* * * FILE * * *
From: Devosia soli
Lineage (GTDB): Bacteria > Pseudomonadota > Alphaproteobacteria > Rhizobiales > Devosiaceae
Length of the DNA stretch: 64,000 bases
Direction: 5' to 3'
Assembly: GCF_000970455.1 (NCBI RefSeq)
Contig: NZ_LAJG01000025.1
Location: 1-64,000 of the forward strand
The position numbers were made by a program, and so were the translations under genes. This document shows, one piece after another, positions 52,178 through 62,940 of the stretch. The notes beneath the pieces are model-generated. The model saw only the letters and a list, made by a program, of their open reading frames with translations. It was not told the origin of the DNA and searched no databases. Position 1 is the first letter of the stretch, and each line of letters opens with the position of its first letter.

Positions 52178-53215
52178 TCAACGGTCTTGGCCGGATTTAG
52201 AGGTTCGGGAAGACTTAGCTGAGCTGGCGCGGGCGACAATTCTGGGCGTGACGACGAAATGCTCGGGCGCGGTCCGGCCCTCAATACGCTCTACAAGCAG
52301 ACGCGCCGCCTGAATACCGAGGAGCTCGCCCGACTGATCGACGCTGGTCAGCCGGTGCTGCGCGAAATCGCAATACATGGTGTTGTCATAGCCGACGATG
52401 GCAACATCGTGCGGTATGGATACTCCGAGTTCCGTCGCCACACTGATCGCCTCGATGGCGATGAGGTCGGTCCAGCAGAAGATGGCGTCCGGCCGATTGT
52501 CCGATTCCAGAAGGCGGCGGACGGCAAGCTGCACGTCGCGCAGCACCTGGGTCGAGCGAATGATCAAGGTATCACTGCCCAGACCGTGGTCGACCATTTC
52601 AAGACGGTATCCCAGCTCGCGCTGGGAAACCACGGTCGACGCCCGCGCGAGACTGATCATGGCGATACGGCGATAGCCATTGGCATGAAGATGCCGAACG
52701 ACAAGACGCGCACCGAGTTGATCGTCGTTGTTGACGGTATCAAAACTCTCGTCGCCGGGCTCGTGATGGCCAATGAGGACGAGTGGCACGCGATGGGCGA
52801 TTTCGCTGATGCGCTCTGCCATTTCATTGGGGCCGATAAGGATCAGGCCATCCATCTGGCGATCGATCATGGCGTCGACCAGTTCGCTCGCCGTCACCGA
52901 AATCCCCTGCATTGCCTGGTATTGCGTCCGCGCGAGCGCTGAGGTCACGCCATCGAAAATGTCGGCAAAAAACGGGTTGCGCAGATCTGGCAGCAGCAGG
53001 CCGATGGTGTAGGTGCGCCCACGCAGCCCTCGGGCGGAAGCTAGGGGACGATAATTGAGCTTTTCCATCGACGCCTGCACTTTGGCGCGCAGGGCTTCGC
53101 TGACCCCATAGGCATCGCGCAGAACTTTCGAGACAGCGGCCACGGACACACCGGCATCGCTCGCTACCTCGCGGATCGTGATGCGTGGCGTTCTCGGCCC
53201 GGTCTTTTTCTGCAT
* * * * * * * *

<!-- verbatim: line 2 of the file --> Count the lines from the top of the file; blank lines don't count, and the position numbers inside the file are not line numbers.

Lineage (GTDB): Bacteria > Pseudomonadota > Alphaproteobacteria > Rhizobiales > Devosiaceae